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Childhood Memories

It's a dangerous night to be walking outside. Not for me, but for the tiny little frogs that dot the gravel road. I swish my overpowered Surefire flashlight across the dark gravel trying to avoid stepping on them. When I get close they freeze in their tracks, making them harder to see. This would be a good reflex if I was trying to eat them, but it's working against them tonight.

I'm walking down to the beach for old times' sake. It's 2am and I'm in Milton, Vermont. Calling it a beach is generous. Shale rocks densely scattered over green outcroppings of weeds lead up to murky water. There are a few docks and a few boats pulled up out of the water. They're not locked to anything - they're just sitting there.

I crouch, pick up one of the little green frogs, and watch him slowly climb around my wrist as I rotate it. I probably haven't touched a frog in ten years. Playing with frogs used to be my favorite thing to do when I was in Vermont. I liked to catch them in a bucket and then empty it into the nearby creek and watch them swim away. Sometimes we'd throw them in the air so that they'd land in the lake. That seems a bit inhumane now, but we didn't know better back then. We were kids. I lower my arm to the ground and nudge the frog off of my wrist.

Always Show Kindness for Kindness

On in the works of creating me

This is one of the many lessons that my grandfather taught me. He is an amazing, inspiring man. However, no words will suffice when it comes to attributing him the credit he deserves.

This concept of showing kindness for kindness was instilled into habits of mine since childhood. My parents made me write thank you notes for just about everything and my dad always taught me to be appreciative for the good given to me by someone, and to pay it forward to someone else. But my true understanding of kindness didn't come until this weekend.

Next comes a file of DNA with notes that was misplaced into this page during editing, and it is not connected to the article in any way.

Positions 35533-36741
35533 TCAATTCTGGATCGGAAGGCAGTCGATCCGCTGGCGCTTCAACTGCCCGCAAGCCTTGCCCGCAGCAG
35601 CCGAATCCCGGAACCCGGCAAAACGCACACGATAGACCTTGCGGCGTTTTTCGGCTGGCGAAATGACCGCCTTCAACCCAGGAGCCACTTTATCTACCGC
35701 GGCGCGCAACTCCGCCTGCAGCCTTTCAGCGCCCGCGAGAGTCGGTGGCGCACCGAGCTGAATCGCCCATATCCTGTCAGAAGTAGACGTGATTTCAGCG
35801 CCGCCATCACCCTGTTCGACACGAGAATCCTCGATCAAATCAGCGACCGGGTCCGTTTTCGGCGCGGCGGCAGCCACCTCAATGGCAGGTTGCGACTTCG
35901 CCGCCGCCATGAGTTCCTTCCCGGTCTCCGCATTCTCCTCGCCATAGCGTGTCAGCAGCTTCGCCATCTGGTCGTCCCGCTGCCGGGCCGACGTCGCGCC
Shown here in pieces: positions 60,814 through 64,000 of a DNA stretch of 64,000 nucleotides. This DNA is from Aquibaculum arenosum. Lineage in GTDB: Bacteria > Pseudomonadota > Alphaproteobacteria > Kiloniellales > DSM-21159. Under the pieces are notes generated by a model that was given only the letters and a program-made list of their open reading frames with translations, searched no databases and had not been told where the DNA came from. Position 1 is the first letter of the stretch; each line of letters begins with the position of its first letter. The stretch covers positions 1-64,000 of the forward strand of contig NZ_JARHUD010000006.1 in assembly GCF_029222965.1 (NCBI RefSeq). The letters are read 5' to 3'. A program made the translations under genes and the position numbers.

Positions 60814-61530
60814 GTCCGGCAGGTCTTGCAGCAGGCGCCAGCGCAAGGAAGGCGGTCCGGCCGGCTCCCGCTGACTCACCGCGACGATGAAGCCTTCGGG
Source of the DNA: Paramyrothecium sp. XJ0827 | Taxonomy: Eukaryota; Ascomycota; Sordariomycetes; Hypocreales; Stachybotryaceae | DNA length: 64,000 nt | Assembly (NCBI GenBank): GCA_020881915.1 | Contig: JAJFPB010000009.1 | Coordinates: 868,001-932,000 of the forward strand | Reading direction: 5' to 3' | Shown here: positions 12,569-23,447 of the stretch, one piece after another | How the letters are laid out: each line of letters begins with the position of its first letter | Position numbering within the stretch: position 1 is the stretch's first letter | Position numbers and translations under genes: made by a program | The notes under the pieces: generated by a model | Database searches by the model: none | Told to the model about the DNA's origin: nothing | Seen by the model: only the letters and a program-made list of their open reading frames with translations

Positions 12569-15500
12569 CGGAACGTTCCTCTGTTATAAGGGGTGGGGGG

As I type this I'm sitting at the bottom of my grandfathers hospital bed. Every few moments I'll look up and see his slumbering little face. His wife (my grandmother who has surpassed her title of step) and my mother sit and hold his hands as he sleeps. The amount of love and compassion I've experienced in the past few days is like nothing I've ever seen before.

The other night we were rummaging through photos in his office and came across a piece of paper that he had written on. It said, "To Madelin, Love Grandaddy. Live simply, Love generously, Care deeply, Speak kindly, and leave the rest to God." This was preceded by a diagram he had come up with and drew several times for us that depicted the human life as a timeline. This was in effort to teach us the importance of putting aside money for retirement. Madelin is my older sister. She and I display characteristics that often contradict, but we both know that at the end of the day nothing will compare to the love tied into our blood that we just can't avoid.

The lesson on that piece of paper is something probably often heard, but seldom listened to. When I look back at the memories and life I spent with my grandfather, I realize that he always was true to those core values. He loved me generously and always spoke kindly. He cared deeply, and his faith in God always provided comfort and guidance to a simple yet rich life.

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